PHILIPPINE BANKS failed to meet the minimumcompulsory loans for agriculture and agrarian reform (agri-agra) sectors in 2021, according to the central bank.
Lenders disbursed loans worth 851.76 billion pesos at the end of December in these sectors, according to preliminary data from Bangko Sentral ng Pilipinas (BSP).
This is below the required minimum credit allocation of 1,997 billion pesos against their loanable funds worth 7,992 billion pesos.
Under Republic Act No. 10000 or the Agricultural Credit Reform Act of 2009, banks must allocate 10% of their total loanable funds to the land reform sector and 15% to agriculture.
Credit extended to the agricultural sector reached P776.436 billion in 2021, only 9.71% of their total loanable funds.
Large savings and rural banks Ifloans financed to the agricultural sector amounting to P740.281 billion, P18.141 billion and P18.014 billion respectively.
On the other hand, loans to the agrarian reform sector amounted to 75.319 billion pesos, or 0.94% of their total loanable funds.
Loans granted by large savings banks and rural banks reached 61.584 billion pesos, 3.194 billion pesos and 10.541 billion pesos respectively, all below the minimum requirement of 10%.
BSP hopes that Congress, which is on an election break, will prioritize changes to the Agri-Agra Act.
A bicameral conference committee will still have to reconcile any conflapplicable provisions of the measures approved by the House of Representatives and the Senate.
Once enacted, the amendments will expand the range of credits considered in the quota to include the broader supply chain process in the agricultural sector.
Banks also failed to meet the small business lending quota required by law, according to separate BSP data.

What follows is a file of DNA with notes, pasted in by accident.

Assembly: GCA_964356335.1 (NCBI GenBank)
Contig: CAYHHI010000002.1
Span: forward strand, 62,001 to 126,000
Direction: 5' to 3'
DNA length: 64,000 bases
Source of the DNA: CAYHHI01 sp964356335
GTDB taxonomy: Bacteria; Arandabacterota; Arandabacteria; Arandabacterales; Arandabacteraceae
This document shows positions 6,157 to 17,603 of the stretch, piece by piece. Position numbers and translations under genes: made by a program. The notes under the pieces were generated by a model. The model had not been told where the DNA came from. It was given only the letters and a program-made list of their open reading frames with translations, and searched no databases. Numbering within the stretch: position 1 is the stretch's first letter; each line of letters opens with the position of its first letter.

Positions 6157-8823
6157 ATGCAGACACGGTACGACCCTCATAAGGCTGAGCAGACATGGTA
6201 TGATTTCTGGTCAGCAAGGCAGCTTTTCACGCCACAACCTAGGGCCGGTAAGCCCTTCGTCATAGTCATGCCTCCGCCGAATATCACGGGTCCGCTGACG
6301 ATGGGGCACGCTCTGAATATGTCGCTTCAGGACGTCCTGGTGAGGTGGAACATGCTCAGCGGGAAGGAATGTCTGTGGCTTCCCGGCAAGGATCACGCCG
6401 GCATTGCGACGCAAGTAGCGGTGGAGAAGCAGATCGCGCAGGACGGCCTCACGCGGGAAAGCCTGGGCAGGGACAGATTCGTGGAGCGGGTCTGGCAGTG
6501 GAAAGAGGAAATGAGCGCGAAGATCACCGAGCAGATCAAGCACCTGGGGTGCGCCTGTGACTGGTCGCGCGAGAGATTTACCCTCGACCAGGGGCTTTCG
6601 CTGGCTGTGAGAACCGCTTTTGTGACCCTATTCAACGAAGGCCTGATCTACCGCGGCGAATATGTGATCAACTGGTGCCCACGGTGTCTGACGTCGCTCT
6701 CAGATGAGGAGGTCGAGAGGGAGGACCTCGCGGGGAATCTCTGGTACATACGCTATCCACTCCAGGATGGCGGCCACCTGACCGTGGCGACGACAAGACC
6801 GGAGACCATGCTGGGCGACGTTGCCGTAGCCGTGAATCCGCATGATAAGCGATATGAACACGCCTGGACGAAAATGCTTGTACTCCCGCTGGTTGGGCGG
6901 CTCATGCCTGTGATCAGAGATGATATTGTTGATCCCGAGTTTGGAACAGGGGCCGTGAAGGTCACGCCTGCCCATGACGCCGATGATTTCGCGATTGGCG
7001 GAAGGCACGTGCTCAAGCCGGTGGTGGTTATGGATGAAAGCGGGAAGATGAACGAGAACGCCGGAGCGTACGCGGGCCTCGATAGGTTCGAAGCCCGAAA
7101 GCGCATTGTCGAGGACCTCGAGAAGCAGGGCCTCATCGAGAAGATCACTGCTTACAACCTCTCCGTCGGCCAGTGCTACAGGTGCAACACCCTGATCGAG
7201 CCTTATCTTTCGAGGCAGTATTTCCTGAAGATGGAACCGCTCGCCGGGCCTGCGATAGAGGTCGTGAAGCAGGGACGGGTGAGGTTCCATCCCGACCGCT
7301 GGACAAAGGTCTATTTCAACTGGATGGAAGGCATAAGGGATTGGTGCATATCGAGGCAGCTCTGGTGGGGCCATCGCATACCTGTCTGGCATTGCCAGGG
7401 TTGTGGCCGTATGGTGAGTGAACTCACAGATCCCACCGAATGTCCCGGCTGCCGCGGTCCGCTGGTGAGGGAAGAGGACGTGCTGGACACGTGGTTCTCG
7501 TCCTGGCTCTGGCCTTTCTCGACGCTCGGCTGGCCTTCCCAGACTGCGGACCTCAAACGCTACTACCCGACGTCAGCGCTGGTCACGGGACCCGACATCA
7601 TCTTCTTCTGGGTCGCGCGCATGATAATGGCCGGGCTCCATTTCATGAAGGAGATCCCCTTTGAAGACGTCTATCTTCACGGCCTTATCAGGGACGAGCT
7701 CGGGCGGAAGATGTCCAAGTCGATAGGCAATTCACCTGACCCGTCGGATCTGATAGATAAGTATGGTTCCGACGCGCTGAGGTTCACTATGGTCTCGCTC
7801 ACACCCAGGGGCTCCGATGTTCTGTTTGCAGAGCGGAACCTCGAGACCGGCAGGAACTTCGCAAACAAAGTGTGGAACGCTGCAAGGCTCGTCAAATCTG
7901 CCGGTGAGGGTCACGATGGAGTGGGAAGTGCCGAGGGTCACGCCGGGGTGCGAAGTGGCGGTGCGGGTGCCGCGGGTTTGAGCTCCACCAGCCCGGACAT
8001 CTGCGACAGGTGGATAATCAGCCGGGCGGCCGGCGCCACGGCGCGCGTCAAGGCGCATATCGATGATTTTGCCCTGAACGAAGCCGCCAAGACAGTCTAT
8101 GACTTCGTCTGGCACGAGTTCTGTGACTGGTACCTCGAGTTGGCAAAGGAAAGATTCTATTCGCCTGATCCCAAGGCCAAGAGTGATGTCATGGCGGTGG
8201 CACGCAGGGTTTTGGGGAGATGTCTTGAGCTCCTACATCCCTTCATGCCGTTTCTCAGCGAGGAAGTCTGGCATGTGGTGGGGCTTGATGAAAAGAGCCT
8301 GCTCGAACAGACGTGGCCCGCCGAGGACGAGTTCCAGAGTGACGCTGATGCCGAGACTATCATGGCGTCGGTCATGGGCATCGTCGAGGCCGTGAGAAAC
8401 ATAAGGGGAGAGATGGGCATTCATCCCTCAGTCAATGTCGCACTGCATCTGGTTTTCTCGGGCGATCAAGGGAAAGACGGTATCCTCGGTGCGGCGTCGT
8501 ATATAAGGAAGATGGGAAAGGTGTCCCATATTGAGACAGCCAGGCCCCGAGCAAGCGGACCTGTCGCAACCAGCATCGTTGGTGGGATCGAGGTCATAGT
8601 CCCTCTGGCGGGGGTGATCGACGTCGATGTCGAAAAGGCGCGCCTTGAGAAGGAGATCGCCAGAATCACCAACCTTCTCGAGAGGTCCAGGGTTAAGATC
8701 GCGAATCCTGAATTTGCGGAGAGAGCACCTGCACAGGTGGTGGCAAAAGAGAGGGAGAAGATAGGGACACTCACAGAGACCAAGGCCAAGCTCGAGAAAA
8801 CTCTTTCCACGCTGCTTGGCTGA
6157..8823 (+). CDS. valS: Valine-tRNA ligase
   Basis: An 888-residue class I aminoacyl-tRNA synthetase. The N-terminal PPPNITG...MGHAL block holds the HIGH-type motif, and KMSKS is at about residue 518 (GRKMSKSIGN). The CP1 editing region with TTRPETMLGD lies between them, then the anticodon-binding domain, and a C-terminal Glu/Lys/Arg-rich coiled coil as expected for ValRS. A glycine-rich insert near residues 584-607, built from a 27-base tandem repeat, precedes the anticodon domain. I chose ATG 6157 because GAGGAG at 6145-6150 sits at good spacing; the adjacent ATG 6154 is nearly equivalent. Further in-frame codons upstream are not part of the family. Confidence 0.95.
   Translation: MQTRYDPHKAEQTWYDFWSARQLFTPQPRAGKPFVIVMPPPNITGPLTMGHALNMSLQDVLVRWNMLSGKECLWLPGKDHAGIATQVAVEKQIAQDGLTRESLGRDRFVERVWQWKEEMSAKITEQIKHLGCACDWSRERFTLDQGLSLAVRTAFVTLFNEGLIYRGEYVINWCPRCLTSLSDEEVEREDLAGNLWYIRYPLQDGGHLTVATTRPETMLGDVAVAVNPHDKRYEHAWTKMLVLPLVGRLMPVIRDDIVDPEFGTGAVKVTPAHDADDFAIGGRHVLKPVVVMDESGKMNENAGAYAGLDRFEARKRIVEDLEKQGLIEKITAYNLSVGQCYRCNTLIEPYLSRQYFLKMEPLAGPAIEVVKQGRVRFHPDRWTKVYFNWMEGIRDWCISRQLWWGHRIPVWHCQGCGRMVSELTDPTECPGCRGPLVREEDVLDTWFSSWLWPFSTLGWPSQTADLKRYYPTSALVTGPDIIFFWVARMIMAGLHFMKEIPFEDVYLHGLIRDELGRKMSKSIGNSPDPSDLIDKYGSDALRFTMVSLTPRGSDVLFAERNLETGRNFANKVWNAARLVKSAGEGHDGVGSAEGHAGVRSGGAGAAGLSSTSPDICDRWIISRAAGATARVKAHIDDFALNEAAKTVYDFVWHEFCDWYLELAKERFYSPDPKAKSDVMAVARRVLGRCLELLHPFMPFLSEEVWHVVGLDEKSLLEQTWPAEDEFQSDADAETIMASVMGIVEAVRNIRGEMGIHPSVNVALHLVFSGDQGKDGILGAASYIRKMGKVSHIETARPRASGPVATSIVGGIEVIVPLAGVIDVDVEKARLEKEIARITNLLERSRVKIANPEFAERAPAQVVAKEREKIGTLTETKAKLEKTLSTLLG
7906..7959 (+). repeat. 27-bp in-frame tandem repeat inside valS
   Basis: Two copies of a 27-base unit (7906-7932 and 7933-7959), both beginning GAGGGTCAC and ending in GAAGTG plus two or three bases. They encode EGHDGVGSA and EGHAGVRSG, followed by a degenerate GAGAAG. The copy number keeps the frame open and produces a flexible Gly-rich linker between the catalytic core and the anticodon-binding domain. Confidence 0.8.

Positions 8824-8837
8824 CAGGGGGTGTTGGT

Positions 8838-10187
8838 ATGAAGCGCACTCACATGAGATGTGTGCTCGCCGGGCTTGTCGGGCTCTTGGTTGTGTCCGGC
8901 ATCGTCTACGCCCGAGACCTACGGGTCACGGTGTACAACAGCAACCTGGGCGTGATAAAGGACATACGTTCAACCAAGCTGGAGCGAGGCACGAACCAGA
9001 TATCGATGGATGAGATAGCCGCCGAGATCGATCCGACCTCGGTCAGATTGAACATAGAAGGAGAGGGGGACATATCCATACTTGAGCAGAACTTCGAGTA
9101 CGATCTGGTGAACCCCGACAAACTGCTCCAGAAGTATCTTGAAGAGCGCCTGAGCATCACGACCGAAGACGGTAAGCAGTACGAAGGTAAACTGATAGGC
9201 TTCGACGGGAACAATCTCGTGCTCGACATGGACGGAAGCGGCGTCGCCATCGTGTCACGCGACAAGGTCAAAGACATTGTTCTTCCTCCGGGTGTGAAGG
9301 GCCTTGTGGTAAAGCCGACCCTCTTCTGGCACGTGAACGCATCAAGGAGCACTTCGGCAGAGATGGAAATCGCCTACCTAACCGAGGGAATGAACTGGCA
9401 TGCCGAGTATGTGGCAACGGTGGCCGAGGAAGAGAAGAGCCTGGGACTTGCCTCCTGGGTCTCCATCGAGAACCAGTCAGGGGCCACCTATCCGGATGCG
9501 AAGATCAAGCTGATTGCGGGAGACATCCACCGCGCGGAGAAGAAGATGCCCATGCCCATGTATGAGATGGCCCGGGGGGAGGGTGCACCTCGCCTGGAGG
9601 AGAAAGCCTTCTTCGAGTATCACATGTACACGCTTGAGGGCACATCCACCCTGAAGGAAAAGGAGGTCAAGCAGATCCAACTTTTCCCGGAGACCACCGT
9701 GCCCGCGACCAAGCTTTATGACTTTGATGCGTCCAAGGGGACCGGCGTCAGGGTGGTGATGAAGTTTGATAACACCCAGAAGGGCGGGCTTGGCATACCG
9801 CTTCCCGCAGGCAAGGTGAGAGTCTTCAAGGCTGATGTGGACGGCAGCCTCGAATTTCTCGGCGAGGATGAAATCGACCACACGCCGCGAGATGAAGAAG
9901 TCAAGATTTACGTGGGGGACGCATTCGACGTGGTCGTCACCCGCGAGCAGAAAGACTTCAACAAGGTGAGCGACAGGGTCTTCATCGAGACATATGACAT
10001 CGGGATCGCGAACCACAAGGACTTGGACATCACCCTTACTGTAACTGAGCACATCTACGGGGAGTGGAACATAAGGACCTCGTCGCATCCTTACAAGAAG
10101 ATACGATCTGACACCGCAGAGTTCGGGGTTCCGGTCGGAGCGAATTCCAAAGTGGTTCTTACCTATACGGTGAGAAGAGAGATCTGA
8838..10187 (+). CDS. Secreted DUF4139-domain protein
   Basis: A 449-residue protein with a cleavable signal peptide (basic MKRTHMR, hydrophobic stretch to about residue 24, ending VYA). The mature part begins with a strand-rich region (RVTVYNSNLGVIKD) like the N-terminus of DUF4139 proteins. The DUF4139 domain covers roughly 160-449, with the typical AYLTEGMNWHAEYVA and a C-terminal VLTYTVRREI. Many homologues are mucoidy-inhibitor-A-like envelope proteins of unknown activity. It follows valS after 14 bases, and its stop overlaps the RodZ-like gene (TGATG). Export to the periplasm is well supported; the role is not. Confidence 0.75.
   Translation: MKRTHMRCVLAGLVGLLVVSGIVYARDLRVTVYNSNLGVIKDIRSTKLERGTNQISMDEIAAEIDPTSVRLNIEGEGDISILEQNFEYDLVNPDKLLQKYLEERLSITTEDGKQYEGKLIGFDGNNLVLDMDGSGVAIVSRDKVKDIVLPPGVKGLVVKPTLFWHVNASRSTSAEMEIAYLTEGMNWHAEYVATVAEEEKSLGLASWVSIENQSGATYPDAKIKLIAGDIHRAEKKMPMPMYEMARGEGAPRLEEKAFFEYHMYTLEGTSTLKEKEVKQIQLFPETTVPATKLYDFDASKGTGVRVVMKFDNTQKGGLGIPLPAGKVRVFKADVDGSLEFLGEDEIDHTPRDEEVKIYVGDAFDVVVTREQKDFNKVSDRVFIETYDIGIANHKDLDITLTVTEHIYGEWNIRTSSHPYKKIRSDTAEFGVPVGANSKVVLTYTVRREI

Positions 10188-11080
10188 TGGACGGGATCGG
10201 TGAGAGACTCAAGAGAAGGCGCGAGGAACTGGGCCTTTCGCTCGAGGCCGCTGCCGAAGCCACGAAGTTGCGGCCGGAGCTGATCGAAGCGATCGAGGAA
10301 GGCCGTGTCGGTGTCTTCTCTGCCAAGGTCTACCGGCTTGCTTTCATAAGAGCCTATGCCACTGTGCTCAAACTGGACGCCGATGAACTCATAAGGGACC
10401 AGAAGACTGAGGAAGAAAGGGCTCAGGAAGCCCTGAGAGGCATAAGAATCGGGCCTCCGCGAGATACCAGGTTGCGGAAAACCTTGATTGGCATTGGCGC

Loans made by the Philippine banking sector amounted to P463.134 billion, or 5.41% of their total loan portfolio of P8.57 trillion.
This is less than the 10% allowance required for small businesses under Republic Act No. 6977.ers to allocate 8% and 2% of their portfolios to micro and small enterprises (MSEs) and medium-sized enterprises respectively.
Year over year, the amount of loans to small businesses increased by 6.3%.
Loans to MSEs granted by banks amounted to 178.143 billion pesos, only 2.08% of their total loan portfolio and well below the minimum requirement of 8% for the sector.
On the other hand, credit to medium-sized enterprises amounted to 284.991 billion pesos, representing 3.33% of their portfolio and fulfilling the 2% quota.
Banks have long chosen to incur penalties for non-compliance instead of assuming the risks associated with small business lending.
To encourage small business lending, the BSP in 2020 allowed banks to count MSME lending as an alternative compliance to reserves. These borrowings also received a reduced credit risk weighting. — Luz Wendy T. Noble